“Those two saw my business,” Ventura said. “They saw potential here, so I sold the other half (of the building) and sold climbing gear out of it.”

“I didn’t know a thing about climbing,” when he moved to Eastern Kentucky, Ventura said as he laughed. “I just thought it was something rich kids did who didn’t work.”

Ventura quickly learned about the creativity and community behind the sport of rock climbing from the climbers who made his store a destination.

Known as “The Camp Four of the East” by campers from all over the world, a campground developed at his place. Ventura said the choice to switch from ice cream to pizza was a bit of a lucky experiment. “Climbers were hanging out here more, and they needed a place to eat.”

Pizza -- handmade with local ingredients

Pizza — handmade with local ingredients

So the Venturas tried sandwiches first, then switched to pizza.

“We would bring pieces out to the climbers and ask, ‘Hey, how do you like it?’” Ventura said. The answers drove the switch to a pizzeria that started with a beaten-down, small house that once stood by the store, which had an old oven inside.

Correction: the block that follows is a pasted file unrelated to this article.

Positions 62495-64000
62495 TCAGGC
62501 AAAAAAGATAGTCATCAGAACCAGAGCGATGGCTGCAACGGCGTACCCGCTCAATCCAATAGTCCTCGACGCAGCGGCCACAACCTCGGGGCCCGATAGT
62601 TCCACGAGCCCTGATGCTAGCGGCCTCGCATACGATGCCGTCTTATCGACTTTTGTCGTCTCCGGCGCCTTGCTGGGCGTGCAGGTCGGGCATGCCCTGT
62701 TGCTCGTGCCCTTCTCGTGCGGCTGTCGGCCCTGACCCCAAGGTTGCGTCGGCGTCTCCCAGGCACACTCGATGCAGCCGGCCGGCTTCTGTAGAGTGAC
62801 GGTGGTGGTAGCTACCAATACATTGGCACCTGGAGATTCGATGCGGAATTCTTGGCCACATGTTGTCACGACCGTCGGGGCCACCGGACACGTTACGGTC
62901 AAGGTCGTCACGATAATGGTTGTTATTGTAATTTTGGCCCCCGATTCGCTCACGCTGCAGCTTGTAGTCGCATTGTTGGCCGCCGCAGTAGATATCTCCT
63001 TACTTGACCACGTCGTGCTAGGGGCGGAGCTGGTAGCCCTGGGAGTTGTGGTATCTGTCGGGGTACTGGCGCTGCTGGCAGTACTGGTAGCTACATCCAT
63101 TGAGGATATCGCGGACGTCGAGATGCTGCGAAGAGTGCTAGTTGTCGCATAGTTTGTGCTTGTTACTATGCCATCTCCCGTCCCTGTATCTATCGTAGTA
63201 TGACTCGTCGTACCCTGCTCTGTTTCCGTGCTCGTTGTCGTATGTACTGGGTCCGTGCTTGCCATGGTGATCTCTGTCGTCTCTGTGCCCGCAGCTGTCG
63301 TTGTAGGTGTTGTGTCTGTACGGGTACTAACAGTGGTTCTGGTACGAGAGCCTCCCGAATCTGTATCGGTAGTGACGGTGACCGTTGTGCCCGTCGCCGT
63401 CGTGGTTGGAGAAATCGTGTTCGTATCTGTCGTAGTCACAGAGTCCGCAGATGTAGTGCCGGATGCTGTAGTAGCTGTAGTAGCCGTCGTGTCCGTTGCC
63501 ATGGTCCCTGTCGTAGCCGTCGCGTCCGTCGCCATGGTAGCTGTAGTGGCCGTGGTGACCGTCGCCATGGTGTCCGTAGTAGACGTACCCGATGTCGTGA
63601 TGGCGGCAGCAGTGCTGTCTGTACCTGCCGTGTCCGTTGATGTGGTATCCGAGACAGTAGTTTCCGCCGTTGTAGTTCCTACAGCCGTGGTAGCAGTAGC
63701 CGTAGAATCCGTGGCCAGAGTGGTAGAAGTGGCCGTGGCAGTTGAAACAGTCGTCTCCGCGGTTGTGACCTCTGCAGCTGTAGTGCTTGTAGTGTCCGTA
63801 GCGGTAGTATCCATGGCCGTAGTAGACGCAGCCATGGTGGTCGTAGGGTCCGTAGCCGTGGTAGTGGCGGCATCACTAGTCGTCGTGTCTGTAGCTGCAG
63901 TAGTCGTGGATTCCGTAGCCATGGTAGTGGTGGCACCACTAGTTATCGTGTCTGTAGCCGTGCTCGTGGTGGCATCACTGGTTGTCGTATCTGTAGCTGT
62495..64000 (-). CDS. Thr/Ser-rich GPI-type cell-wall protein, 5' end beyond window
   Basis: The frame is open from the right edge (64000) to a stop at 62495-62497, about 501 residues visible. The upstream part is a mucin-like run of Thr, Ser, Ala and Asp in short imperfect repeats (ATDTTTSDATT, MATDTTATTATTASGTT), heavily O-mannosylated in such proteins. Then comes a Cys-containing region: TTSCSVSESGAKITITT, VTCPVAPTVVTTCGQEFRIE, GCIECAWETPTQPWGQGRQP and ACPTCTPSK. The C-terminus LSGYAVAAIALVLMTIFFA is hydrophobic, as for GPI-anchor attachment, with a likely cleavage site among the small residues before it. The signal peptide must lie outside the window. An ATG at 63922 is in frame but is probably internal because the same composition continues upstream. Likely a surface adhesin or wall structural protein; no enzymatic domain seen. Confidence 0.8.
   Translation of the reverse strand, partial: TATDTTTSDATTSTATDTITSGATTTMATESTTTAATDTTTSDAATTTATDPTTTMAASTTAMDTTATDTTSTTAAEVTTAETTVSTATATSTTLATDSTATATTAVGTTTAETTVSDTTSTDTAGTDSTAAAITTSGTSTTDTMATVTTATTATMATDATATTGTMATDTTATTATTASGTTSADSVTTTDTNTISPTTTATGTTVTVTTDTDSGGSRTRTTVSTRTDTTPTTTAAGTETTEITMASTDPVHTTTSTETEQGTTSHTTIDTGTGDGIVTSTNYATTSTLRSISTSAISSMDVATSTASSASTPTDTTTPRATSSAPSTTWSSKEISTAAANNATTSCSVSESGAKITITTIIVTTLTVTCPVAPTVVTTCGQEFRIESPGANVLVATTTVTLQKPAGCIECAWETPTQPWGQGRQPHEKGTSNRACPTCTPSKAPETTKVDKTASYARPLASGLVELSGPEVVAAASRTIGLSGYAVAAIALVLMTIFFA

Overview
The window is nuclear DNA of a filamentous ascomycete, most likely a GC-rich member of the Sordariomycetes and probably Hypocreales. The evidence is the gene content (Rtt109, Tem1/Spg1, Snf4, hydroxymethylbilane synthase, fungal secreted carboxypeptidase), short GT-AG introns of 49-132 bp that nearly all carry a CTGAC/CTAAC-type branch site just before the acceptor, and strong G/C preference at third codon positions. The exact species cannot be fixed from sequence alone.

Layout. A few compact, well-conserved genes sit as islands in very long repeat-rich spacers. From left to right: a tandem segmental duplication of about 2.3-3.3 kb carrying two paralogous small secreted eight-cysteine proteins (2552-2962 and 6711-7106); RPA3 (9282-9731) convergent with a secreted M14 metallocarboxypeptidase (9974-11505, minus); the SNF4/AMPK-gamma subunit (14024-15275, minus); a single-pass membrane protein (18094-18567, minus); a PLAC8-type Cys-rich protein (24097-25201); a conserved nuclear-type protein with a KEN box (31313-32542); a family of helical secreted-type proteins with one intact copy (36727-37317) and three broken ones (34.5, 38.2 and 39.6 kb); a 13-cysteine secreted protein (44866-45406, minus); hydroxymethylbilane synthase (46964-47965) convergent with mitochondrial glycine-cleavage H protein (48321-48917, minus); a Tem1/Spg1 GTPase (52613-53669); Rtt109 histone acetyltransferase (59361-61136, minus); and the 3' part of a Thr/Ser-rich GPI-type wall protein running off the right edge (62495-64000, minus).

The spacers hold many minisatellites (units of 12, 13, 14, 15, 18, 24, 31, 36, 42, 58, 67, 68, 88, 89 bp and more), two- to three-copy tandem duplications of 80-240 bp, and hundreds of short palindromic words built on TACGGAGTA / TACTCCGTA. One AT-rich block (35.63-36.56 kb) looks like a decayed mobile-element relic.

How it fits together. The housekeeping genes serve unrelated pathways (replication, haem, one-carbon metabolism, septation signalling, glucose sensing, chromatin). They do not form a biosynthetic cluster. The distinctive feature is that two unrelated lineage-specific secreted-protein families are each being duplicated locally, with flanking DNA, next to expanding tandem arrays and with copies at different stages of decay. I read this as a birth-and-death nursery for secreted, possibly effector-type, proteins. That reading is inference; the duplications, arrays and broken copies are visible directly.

Miguels is a family-run business. All of the dough and crusts are handmade and topped with homemade tomato sauce. Ventura’s family included grain millers and bakers for their village in Portugal, “so I knew how to make the dough.”

All of the ingredients are fresh, some even from local farms. Customers can choose more than 30 different combinations to create the pizza they desire.

Adding to the pizzeria is exactly how Ventura said he runs the store. If he sees a need, he tries to fill it. Meeting the needs of tourists and climbers as well as the surrounding community brought both success and obstacles.

“Our life has really been the luck of the Irish,” Ventura said.

Ventura said he has learned that climbing is an international pursuit, as most of the climbers who visit come from South Africa and Switzerland.

The call of the gorge attracting climbers from around the world.

The call of the gorge — climbers from around the world.

“In the ‘90s … you could go back here and hear 10 different languages,” Ventura said.

Colleges students have also been a boon to business. Ventura said certain students from Purdue University, for example, came every weekend during their college years, staying at the campground.

“You live with them all through college. I even have parents tell me they’re glad their kids are here,” Ventura said, referring to college student climbers.

Ventura still receives Christmas cards from the Purdue students.

“It’s been a really successful and satisfying thing financially and spiritually,” Ventura said, “Being around creative people keeps me on my toes.”

For more information on Miguel’s Pizza and Climb Shop, visit the website.

Claire Johnson is a journalism senior at the University of Kentucky. She is from Paintsville.

Red River Gorge (Kentucky Tourism photo)

Red River Gorge (Kentucky Tourism photo)